Protesters blocked a key highway around the French capital and escalated strikes at refineries Friday in a new show of anger after President Emmanuel Macron pushed through a contentious pension reform without a parliamentary vote. Macron‘s move sparked protests across the country on Thursday night, with more than 300 people arrested nationwide, according to the interior minister. The Associated Press has the story:
Opposition parties were expected to start procedures later Friday for a no-confidence vote on the government led by Prime Minister Elisabeth Borne. The vote would likely take place early next week.
Macron ordered Borne on Thursday to make use of a special constitutional power to push the highly unpopular pension bill through without a vote in the National Assembly, France’s lower house of parliament.
His calculated risk infuriated opposition lawmakers, many citizens and unions. Thousands gathered in protest Thursday at the Place de la Concorde, which faces the National Assembly building. As night fell, police officers charged the demonstrators in waves to clear the Place. Small groups then moved through nearby streets in the chic Champs-Elysees neighborhood,. setting street fires.
Similar scenes repeated themselves in numerous other cities, from Rennes and Nantes in eastern France to Lyon and the southern port city of Marseille, where shop windows and bank fronts were smashed, according to French media.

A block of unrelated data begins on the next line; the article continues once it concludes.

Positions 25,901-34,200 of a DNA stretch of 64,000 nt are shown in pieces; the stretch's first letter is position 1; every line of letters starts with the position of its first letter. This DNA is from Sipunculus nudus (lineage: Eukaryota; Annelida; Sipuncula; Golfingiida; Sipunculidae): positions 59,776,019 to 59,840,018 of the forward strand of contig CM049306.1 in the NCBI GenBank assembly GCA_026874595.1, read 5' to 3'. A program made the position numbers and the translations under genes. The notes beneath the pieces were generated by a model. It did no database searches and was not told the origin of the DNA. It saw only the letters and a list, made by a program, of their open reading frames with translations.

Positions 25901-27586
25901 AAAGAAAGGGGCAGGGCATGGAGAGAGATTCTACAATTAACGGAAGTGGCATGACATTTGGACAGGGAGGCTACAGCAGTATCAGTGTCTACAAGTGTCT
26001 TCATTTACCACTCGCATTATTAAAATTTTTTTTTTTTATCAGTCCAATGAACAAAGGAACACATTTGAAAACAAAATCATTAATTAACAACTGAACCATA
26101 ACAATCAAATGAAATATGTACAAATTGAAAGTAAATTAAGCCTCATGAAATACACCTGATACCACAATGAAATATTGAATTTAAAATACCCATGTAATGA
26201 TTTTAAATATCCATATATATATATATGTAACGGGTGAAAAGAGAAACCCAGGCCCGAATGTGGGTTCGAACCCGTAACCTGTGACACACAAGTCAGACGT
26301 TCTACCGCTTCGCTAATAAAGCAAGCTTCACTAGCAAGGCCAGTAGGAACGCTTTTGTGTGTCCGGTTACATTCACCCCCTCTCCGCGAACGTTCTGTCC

French Interior Minister Gérald Darmanin told radio station RTL on Friday that 310 people were arrested overnight. Most of the arrests, 258, were made in Paris, according to Darmanin.
The trade unions that had organized strikes and marches against a higher retirement age said more rallies and protest marches would take place in the days ahead. “This retirement reform is brutal, unjust, unjustified for the world of workers,” they declared.
Macron decided to invoke the special power during a Cabinet meeting a few minutes before a scheduled vote in the National Assembly, where the legislation had no guarantee of securing majority support. The Senate adopted the bill earlier Thursday.
Opposition lawmakers demanded the government to step down. If the expected no-confidence motion fails, the pension bill would be considered adopted. If it passes, it would also spell the end Macron’s retirement reform plan and force the government to resign, a first since 1962.
Macron could reappoint Borne if he chooses, and a new Cabinet would be named.
Macron’s centrist alliance has the most seats in the National Assembly, where a no-confidence motion also requires majority support. Left-wing and far-right lawmakers are determined to vote in favor.
Leaders of the The Republicans have said their conservative party would not back the motion. While some party lawmakers might stray from that position, they are expected to be a minority.